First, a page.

The problem is, yes they find in the same environment with Napoleon (Michael Shannon), Heather (Asher Keddie) and Zoe (Grace Van Patten), as well as a family unit unable to function due to an unimaginable loss for which there is great sadness and empathy. Meanwhile Ben (Melvin Gregg) and Jessica (Samara Weaving) find themselves in a relationship drama about the dangers of social media, Lars (Luke Evans) antagonizes Carmel (Regina Hall) as a classic high school bully, for trivial reasons. , and all the while someone (whom we will only know in the final stages of the series) threatens to kill Masha to give that thriller note to the tale and confuse the already rich smoothie even more.

Masha's healing methods for helping her clients become themselves is nothing short of interesting, but the supposed twists that the mysterious Tranquillum protocol holds for its guests are pretty obvious. Each of the nine strangers has a secret, but there is so little momentum behind each revelation that the show seems to just illuminate the lives of a group of problematic people who manage to get out of their monotony for a few hours and suddenly someone. he declares something interesting about them that should startle the other guests and, in theory, the spectator as well. In short, all perfectly in line with what, at this point, we could define "smoothie effect".

An ending that saves a confused and flat narrative

In the last two episodes there is more space to narrate Masha's past and find out what really drives her on this mission and help draw a more precise context about the events happening on the estate. The seventh episode, in particular, is the prelude to chaos because there is a total loss of control by the guests who are absent from their guide. The large number of characters lose sight of the main objective and their characterization becomes confused and tarnished by an overly animated screenplay. An almost perfect climax for an unexpectedly effective ending that, in some way, lifts the fortunes of the show.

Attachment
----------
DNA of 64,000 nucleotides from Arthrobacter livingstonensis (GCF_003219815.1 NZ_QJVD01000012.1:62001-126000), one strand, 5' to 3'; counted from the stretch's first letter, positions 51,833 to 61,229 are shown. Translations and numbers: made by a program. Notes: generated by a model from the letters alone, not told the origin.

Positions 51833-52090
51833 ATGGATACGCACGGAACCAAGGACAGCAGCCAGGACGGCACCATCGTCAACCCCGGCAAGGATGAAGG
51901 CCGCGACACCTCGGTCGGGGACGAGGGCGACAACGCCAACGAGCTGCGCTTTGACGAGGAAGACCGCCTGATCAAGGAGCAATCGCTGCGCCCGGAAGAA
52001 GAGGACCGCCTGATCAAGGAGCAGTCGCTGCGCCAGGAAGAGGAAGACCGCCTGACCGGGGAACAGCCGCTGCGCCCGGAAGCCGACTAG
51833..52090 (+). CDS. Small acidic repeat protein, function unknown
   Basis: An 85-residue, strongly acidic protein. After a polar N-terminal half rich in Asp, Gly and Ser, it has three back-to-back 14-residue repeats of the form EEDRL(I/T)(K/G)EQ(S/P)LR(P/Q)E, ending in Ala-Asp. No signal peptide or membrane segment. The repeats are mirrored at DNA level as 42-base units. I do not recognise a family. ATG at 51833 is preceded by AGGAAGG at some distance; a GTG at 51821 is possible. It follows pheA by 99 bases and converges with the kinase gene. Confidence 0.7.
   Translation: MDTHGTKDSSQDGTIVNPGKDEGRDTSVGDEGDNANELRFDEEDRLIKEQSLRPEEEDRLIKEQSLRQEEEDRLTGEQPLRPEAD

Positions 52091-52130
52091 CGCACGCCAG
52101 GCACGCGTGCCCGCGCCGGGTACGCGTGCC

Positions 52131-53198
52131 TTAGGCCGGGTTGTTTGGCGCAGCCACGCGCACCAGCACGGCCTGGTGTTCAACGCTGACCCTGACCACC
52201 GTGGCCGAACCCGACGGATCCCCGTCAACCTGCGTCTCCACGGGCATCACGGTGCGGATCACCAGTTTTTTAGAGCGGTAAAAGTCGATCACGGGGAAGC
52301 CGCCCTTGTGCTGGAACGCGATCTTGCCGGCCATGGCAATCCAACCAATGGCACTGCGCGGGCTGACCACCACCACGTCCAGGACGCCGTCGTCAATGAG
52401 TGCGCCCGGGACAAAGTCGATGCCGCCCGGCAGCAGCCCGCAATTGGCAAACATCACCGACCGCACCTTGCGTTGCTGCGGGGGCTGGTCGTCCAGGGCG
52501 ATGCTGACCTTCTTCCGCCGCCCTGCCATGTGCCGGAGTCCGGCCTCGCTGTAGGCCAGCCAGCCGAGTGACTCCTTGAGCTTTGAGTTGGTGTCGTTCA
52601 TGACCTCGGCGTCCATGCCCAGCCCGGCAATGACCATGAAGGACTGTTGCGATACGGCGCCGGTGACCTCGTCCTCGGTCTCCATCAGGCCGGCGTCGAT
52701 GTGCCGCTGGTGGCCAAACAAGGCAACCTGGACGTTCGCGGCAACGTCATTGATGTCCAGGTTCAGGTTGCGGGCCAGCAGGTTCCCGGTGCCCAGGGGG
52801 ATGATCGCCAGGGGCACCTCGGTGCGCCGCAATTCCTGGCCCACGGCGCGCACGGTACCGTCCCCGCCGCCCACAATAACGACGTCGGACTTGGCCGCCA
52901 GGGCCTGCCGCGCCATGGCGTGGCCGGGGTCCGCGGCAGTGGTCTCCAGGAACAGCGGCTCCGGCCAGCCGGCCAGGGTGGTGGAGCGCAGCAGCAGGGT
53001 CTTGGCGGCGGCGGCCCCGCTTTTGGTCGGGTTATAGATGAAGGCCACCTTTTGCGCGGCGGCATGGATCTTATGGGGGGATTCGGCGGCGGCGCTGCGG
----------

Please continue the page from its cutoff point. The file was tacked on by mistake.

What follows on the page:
We will not tell you any details just to keep the promise of "no spoilers", but it is enough to know that you it will be a kind of happy ending in which all the loose threads are resolved and shows in its entirety the unconventional treatment of the Tranquillum protocol. In the finale, therefore, Nine Perfect Strangers focuses on profound themes such as forgiveness and mourning and on the whole it is satisfying despite the excessive speed with which some of the cornerstones are dissolved. There was even room for an unexpected deepening of Carmel's character that went far beyond that present in the novel. It was a clear demonstration of how, having more time available, the final product could have been richer in content and narrative plots.


In conclusion Nine Perfect Strangers by Amazon Prime Video is not a bad series, but it is a product that does not exploit its great potential very well due to an excessive brevity that ruins and reduces to the bone the presence of the numerous characters with their pasts and relative skeletons in the closets. Precisely the nine unknowns and, of course, the actors who played them are one of the strengths of the series, however, again due to the aforementioned short duration of the series, some of them were damaged.

For example , Ben and Jessica turned out to be the weakest links in the plot, given their reduced screen time, although at first they seemed to play a central role. These are the consequences of a too rich smoothie that does not allow to distinguish the flavors. Considering also how the first season ended, we believe that we will have to settle for what we have seen because there will hardly be a second one.